While in the previous post, i spoke about the fundamentals and business aspects of Bajaj Finance Ltd. (BFL), in this post, we’ll go through company’s behaviour during downturns, ending with thoughts on its valuation.
Apart from Gross NPAs, which market participants have a key eye on, its very difficult to understand the troubles brewing inside lending businesses. What we can simply do here is understand how the company navigated during the downturns historically –
|Year||Event||Industry Impact||GNPA reported||Comments / Actions|
|2013||Taper Tantrum||Credit Freeze||n/a||BFL started to maintain a liquidity reserve @4% of borrowings. No impact on financials.|
|2016||Demonetization.||higher credit losses in 2w and LAP.||increased from 1.36% to 1.68%||total hit of INR 120 crores on a 58,000 crore loan book. Recovered fully in 90 days.|
|2018||IL&FS default||Liquidity freeze in domestic debt markets||275 crores w/off – 9 bps NPA||no problems faced in refinancing its borrowings.|
|2020||Covid crisis||high credit cost due to a 4 month lockdown along with moratorium||2.9% GNPA with Auto book 11.5%.||BFL built a liquidity buffer of 22% cash till Oct 2020. Business resumed normalcy Dec 2020 onwards. Total provisions expected to be 6,000 crores, 4.5% of o/s loan book.|
As can be observed from above, BFL has escaped largely unscathed in the above downturns, and this gives us a conviction that the risk management practices of BFL are strong.
BFL further perseveres in maintaining safety with an Asset Liability mismatch leading to an outflow only after 1 year (thus eliminating the need to rely on short term sources of finance) nor undergo a credit crunch. BFL further has a liquidity advantage due to a churn in its consumer durables loans which have a tenure of 3 months, due to which a natural liquidity of 5,500 crores – 7,000 crores is generated on a monthly basis.
On Flexi Loans – Post suspension of moratorium on repayment of EMIs in Sep 2020, BFL gave an option of converting fixed EMI loans to flexi loans, whereby payment of principal could be deferred as long as the interest on it was paid. Essentially, these loans work like a credit line. While the market participants viewed this as a restructuring of loans, the company maintained that flexi loans were almost 25% of the loan even before covid hit, and thus new loans given out under flexi are not new or significant. in fact, Personal loans to doctors are all flexi, 90% of of salaried PL is offered only in flexi. 100% of LAS portfolio is on flexi, 60% of LAP portfolio is on flexi, 65% of SME which is 11,000 odd Crores portfolio is on flexi. Thus as per me, the flexi conversion does not seem to be a reckless behaviour from BFL.
Recovery Practices – With millions of loans sitting on its balance sheet, collections composes a major cost head for the company. of the 19,000 or so of its employees, almost 4,800 work in collections, where their role is simply to manage collection agencies, since BFL has outsourced all its collection operations and works with close to 16,000 agencies in 2,000 towns in India. A lot of these agencies work exclusively with BFL. In Jan 2021, RBI fined INR 2.5 crores to BFL on account of the strong arm and intimidation used by its agents in recoveries. While it is debatable on what % of blame lies with BFL, the reputational loss, both tangible and intangible, is a small risk to company’s operations.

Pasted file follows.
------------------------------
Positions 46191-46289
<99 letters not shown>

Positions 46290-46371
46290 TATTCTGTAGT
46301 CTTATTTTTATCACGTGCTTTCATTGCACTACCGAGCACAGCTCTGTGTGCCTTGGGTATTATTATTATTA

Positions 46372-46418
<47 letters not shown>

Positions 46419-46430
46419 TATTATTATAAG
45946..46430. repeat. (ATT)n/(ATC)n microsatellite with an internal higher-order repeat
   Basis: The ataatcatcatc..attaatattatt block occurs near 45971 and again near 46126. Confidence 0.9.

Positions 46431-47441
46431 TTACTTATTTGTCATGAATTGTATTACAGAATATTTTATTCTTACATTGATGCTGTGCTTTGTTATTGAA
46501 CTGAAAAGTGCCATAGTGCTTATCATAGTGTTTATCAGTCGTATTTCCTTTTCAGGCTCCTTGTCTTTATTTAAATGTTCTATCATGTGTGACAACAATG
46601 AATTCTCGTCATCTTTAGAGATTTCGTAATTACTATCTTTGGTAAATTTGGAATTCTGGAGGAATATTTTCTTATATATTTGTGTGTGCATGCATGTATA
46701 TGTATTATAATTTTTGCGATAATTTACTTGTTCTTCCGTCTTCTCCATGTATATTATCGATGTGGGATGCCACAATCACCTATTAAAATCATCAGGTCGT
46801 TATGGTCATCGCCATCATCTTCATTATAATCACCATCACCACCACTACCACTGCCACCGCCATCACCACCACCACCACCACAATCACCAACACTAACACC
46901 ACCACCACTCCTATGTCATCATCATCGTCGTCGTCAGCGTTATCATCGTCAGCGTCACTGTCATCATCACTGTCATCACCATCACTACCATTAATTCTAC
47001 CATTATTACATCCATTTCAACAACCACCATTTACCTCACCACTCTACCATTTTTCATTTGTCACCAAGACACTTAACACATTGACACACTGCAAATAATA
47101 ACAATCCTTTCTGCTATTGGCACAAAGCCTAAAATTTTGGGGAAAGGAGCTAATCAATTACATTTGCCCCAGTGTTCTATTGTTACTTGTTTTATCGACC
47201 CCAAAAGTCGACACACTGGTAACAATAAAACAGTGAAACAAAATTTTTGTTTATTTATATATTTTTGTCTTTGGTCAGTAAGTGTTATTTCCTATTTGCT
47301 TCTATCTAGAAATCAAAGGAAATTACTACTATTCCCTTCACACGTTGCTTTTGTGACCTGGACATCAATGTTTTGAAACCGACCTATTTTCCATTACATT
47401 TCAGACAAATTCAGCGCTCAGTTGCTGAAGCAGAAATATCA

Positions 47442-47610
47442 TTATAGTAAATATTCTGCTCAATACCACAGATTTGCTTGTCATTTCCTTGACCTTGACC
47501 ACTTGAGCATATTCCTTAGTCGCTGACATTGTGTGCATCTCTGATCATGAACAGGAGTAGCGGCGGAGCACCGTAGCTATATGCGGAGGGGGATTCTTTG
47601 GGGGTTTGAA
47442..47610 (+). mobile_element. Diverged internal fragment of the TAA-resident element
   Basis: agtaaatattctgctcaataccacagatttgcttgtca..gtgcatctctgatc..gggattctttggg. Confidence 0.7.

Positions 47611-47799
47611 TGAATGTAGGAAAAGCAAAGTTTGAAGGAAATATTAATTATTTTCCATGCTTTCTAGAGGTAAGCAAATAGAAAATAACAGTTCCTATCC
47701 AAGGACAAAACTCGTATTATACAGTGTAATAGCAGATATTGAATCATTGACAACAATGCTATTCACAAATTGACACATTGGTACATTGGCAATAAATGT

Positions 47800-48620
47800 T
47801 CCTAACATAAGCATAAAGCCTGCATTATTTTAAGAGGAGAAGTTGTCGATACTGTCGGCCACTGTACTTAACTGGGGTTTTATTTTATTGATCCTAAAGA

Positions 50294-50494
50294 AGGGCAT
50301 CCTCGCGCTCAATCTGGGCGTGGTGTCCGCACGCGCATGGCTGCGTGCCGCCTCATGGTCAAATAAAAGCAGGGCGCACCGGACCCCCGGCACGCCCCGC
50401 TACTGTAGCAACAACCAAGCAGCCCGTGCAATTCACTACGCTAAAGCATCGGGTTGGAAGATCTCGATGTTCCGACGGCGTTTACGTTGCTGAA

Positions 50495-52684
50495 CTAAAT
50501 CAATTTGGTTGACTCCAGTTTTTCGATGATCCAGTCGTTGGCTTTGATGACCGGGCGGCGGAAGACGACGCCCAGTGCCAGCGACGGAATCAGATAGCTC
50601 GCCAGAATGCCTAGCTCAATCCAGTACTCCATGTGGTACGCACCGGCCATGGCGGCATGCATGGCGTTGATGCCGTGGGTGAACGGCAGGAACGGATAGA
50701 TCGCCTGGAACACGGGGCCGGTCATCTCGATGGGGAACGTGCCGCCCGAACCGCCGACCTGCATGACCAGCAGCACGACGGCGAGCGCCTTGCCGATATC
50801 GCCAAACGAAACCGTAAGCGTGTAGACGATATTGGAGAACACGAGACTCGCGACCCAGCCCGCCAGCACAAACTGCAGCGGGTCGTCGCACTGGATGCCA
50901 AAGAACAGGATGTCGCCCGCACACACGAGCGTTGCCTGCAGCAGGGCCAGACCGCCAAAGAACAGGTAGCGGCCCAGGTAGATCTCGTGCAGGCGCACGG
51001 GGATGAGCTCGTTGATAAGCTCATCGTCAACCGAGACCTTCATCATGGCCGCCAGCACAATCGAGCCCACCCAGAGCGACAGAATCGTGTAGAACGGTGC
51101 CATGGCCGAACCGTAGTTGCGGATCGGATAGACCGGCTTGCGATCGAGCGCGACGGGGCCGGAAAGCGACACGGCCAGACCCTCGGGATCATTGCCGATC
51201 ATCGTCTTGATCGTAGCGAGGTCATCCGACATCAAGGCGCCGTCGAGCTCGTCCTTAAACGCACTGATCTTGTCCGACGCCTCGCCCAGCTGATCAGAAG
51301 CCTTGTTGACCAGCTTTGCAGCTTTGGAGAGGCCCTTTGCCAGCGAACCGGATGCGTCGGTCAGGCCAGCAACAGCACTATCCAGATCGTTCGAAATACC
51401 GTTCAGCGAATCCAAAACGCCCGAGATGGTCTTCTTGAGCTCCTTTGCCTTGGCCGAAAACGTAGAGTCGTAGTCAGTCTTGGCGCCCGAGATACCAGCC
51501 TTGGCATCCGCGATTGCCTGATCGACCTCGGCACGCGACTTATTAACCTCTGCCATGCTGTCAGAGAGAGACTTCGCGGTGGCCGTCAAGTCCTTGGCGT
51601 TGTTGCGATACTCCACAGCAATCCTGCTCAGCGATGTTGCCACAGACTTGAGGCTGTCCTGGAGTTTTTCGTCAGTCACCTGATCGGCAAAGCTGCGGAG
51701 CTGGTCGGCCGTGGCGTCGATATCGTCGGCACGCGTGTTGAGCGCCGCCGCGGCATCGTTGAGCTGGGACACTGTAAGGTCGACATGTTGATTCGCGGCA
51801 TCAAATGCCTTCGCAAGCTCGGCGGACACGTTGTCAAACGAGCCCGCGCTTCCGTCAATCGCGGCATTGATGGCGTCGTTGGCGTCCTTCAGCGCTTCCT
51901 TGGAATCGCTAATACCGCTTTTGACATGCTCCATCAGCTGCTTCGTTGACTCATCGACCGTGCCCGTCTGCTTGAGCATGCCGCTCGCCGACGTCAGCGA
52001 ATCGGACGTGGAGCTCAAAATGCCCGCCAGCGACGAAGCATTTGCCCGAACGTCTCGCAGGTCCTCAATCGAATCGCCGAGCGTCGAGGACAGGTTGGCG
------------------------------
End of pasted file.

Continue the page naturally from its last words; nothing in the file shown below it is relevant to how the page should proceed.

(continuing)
The Dilution Flywheel
By regulation and prudence, lending companies cannot grow their loan books faster than the rate of earnings that they have retained, since its capital limits would be breached. Hence, both fast growing NBFCs and banks need regular access to the capital markets. Although never articulated well, analysts and investors have an obsessive compulsive fascination with growth in loan book, giving only a lip service to the return on Equity (RoEs) earned. While initially puzzling, I understand somewhat why this is true. The P/BV multiple at which a lending company dilutes its earnings has a significant impact on the incumbent shareholders since this multiple also determines their incremental RoE. Simply put, Incremental RoE = (P/BV multiple) x Business RoE. As an illustration –
|Incremental RoE / share||20%||60%||100%|
Funnily, analysts in J&K Bank Ltd.’s concall kept asking about loan book growth even when the bank was making losses (the J&K govt smothered these guys diluting at 0.3x P/BV). BFL, however, has diluted its shares at incredible valuations, not only spinning the growth wheel faster, but also making the incumbent shareholders wealthier, such that they have gained from the growth in business, as well as benefiting from the appreciating currency (Bajaj Finance’s own shares) –
|Year||Price||PY BV||P/BV||Closing BV||% diluted|
Taking the 2012 book value of Bajaj Finance as opening value, this is how Mar 20’s BV has been built over the years –
|INR||As a % of BV|
|Issue of Shares||268.3||50%|
Almost half of all gains in book value till date, simply come from diluting its share capital, which I found incredibly interesting. I am still thinking about the repercussions on its valuation. This analysis is only 50% complete, since I have been unable to identify inherent risks in the business, nor have studied the competition. So I’ll take up Sundaram Finance Ltd. next, a lender with ratios as good as Bajaj Finance’, but has not diluted even once post its IPO. Honestly, figuring out Bajaj Finance Ltd. made me realise my own blind spots in being unable to identify or believe in the ability of some businesses to thrive so phenomenally. I doubt I would ever be able to pull the trigger here. This one defies gravity.
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